Taos, New Mexico
Pregnancy was a serious problem for prostitutes as it put them out of work for months; they did whatever was necessary to keep from getting pregnant. The madams were usually skilled in the means of contraception.
Women douched with various substances such as alum, quinine, lemon juice and baking soda. Some made concoctions out of Chinese herbs, as well as quicksilver (mercury) and arsenic, and the herbs asafetida, juniper, pennyroyal and squirting cucumber, which date back to Roman times. The effectiveness of these latter herbal potions has been amply confirmed by medical research.
Many ladies of the night might have also used a diaphragm or a cervical cap (known then as a “womb veil”). More rare would be the client who would wear a condom; if he did, early ones were made out of sheep intestines, while rubber versions were available by the 1840s. One option unknown to the client was a method by which a woman would hold the penis between her thighs to simulate intercourse. This tactic was allegedly quite common among soiled doves.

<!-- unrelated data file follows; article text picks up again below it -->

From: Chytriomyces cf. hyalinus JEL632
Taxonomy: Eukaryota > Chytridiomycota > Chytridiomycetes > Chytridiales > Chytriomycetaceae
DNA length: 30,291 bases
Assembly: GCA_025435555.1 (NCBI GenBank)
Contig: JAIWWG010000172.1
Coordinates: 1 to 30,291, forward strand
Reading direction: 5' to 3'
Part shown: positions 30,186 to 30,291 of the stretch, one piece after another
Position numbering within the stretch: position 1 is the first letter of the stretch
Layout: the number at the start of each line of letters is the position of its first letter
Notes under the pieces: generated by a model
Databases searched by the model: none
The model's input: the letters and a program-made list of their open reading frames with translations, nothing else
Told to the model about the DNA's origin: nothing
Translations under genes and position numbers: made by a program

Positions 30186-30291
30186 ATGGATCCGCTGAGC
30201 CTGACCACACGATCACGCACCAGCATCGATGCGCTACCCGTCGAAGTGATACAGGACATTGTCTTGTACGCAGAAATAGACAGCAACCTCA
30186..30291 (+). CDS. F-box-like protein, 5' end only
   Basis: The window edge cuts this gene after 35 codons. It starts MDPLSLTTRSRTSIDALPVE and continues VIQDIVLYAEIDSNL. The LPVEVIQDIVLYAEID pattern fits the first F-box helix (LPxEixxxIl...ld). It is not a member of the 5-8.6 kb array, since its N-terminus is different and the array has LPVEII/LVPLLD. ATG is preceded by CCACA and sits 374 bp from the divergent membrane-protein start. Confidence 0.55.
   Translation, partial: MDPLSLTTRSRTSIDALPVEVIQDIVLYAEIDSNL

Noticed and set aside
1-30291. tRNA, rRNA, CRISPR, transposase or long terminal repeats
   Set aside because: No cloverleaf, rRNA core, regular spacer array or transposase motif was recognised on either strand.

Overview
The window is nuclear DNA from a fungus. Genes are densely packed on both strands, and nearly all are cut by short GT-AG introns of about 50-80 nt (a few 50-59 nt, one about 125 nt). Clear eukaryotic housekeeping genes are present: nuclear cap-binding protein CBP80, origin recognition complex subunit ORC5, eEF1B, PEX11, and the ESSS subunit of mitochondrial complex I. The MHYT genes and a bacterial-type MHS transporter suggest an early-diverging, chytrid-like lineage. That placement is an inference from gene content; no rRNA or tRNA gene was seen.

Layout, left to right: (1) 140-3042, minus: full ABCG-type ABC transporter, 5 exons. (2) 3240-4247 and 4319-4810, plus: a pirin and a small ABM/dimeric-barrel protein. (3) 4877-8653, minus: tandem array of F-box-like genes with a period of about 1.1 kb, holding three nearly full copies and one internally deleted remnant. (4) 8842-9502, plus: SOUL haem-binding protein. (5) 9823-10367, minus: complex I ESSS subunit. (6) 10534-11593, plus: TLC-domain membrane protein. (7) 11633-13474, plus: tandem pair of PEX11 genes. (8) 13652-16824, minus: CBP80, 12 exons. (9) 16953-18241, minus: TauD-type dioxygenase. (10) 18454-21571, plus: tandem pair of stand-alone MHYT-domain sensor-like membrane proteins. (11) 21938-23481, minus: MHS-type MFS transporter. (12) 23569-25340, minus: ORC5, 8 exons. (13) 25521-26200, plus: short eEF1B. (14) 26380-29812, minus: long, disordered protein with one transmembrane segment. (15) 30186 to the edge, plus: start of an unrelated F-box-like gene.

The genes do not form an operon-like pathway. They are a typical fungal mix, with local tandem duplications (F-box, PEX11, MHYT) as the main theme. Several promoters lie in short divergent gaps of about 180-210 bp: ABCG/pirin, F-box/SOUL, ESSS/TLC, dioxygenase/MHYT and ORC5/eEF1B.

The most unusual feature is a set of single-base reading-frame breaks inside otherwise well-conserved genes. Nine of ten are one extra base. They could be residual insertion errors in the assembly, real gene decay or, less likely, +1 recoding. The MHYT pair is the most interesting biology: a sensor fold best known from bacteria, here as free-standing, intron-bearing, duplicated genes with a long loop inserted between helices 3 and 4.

The last resort: abortion. The seeds from Queen Anne’s Lace, wild carrot, was claimed to be an effective abortifacient. During the 1870s, a New York newspaper reported some 200 full time abortionists worked in the city—and abortion safety was quite high. Undoubtedly, some abortionists (frequently women) took their talents westward as well.
But anecdotal evidence indicates a fair number of prostitutes did have children. Unfortunately, many of those kids grew up in tough conditions and ended up out on the streets.
Marshall Trimble is Arizona’s official historian. His latest book is Wyatt Earp: Showdown at Tombstone. If you have a question, write: Ask the Marshall, P.O. Box 8008, Cave Creek, AZ 85327 or e-mail him at firstname.lastname@example.org